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  • The Garlic Shrimp appetizer from Taste of India on Coldwater Road.

  • Taste of India on Coldwater Road.

  • A piece of Tandoori Chicken from Taste of India on Coldwater Road.

  • Naan bread from Taste of India on Coldwater Road.

  • Keema naan bread from Taste of India on Coldwater Road.

  • Plain Rava Dosa bread from Taste of India on Coldwater Road.

  • Chana Saag -- spinach and chick peas -- from Taste of India on Coldwater Road.

  • Taste of India on Coldwater Road.

  • Lamb Rogan Jose from Taste of India on Coldwater Road.

Sunday, February 10, 2019 1:00 am

Cuisine helps restaurant stand test of time

RYAN DUVALL | The Journal Gazette

Taste of India


Out of a possible five


There is no doubt Taste of India is a survivor.

The unassuming little place in the Coldwater Crossing shopping center along Coldwater Road has chugged along more than 13 years with little fanfare as stores around it have come and gone. Heck, even a large section of the shopping center is gone, having been leveled in 2017.

But Taste of India remains and its legion of fans still keep it busy. It always feels good to walk into a busy restaurant because it assures you that something good is happening.

When I walked into Taste of India for my most recent visits, this feeling was strengthened by the large tables – one with nearly 20 customers – filled by Indian families who I would assume have a high expectation for their native cuisine.

Like most Indian restaurants, Taste of India's buffet, which is always available at lunch and for dinner on the weekend, gets the most attention. But there is a full menu that you should dive into before just settling for the buffet because the best food I had there came from it.

Whether you opt for the buffet or the menu, a basket or two of naan bread or dosa bread is a must. All of the varieties I tried were top-notch.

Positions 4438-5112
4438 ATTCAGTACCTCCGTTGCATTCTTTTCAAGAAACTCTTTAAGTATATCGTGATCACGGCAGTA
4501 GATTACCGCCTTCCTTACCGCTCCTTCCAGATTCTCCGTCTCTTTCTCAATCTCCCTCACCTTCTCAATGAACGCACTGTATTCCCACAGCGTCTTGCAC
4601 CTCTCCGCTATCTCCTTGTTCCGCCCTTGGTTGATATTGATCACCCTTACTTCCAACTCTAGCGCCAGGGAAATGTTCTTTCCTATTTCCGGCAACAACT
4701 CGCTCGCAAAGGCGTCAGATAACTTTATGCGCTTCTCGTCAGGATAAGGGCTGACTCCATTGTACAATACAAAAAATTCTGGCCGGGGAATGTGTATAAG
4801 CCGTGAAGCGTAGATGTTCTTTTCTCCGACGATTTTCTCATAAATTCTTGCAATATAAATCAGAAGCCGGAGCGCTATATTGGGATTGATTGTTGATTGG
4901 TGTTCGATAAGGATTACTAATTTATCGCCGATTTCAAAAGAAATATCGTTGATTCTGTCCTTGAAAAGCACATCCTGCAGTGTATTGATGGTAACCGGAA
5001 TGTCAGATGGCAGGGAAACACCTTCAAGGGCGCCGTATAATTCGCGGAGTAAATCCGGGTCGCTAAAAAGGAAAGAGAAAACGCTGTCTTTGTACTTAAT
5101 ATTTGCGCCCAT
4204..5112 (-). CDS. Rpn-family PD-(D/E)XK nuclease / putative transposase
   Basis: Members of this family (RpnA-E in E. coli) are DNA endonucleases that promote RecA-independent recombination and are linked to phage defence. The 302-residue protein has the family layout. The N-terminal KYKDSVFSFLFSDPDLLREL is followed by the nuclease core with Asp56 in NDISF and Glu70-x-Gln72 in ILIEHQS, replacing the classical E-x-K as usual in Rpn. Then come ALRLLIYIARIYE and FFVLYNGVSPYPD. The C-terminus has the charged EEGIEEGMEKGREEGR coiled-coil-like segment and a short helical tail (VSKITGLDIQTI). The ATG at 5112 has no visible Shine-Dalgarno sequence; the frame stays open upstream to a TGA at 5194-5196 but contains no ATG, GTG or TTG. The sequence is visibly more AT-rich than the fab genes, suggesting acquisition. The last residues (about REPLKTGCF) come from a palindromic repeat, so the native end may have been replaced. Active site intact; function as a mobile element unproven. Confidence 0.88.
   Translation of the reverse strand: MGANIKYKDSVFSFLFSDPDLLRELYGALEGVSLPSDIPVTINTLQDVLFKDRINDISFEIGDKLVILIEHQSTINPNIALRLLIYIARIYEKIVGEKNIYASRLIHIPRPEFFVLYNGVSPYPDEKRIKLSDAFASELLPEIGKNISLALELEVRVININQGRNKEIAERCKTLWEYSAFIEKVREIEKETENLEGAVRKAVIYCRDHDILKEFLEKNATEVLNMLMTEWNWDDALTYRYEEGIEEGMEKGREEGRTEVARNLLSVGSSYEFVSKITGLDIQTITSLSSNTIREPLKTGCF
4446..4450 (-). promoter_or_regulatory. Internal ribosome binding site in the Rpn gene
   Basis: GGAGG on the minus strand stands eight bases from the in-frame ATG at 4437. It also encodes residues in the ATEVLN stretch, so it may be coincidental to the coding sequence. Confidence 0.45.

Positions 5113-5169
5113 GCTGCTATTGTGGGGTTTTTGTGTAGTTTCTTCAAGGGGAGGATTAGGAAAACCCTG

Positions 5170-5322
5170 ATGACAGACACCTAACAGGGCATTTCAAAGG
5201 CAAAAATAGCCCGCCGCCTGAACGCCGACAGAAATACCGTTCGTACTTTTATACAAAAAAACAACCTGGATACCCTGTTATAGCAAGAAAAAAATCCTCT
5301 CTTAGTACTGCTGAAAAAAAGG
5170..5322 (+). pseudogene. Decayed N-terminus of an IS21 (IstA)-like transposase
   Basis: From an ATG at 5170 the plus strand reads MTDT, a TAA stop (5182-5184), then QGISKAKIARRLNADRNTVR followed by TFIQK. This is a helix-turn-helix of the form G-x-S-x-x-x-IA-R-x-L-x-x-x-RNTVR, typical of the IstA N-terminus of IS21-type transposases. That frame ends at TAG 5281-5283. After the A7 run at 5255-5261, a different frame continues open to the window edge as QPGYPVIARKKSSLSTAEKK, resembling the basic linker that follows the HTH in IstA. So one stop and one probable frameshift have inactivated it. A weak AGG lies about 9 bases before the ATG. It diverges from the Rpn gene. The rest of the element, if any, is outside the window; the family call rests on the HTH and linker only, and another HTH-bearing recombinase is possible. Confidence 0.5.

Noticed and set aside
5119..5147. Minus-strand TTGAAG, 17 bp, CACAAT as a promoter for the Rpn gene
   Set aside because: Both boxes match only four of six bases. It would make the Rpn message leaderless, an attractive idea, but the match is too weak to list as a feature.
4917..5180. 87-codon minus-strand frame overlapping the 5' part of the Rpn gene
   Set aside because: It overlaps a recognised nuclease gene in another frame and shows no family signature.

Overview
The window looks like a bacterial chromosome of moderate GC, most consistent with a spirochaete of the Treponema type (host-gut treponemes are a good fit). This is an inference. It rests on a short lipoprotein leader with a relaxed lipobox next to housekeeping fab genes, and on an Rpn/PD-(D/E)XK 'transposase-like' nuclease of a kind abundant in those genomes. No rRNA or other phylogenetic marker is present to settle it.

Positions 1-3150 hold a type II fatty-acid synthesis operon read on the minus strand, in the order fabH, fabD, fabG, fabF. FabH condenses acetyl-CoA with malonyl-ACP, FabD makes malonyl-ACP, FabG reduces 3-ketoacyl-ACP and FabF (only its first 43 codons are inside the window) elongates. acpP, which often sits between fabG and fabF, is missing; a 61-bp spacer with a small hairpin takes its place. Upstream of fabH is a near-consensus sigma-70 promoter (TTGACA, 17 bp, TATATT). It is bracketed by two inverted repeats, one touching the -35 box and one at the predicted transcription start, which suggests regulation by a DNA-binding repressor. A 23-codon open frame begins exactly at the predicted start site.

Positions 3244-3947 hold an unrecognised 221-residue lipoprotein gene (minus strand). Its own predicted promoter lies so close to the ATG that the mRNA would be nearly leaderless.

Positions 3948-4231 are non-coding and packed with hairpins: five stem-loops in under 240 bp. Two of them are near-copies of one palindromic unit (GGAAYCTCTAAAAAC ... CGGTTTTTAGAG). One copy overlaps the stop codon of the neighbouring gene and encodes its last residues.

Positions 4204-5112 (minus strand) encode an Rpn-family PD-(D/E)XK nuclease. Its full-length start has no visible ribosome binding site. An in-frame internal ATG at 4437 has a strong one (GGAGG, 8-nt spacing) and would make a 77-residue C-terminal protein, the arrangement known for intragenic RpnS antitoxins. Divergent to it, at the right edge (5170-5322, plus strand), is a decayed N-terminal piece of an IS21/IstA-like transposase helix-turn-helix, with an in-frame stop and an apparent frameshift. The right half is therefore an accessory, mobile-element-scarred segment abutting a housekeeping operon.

The regular naan, which buffet diners also receive, was light, soft and perfectly executed. When it is this good, I have been known to order basket after basket, and I, indeed, had more than one during each of my visits to Taste of India.

I also liked the Keema Naan, described as “stuffed with mildly spiced lamb” on the menu. It was dotted with the bright red bits of lamb instead of being truly stuffed, but it was soft and fresh like the regular and I enjoyed it.

The plain rava dosa was much thinner and lighter – more like a crepe – than the naan. It is made with granulated wheat and was much crisper than I expected. Only the center was soft. It was quite tasty with fennel seeds being the only visible spices dotting it. It was served with a little container of sambar – a lentil and vegetable stew – for dipping, which was the best part.

Another great appetizer that would find favor with those who are intimidated by the exoticness of Indian food was the garlic shrimp. Its aroma punched me in the face as soon as it hit the table and it smelled a lot like good ol' chicken wings. The five big shrimp were coated in slightly spicy, slightly sweet red sauce with stewed onions and garnished with fresh herbs. The only flaw was that there were five shrimp because the odd number meant I was going to have to fight someone for the extra one if I was sharing it.

There were great finds on the buffet and some items that reminded me of why I dislike buffets so much.

The best bet, whether on the buffet or on the menu, was to go vegetarian.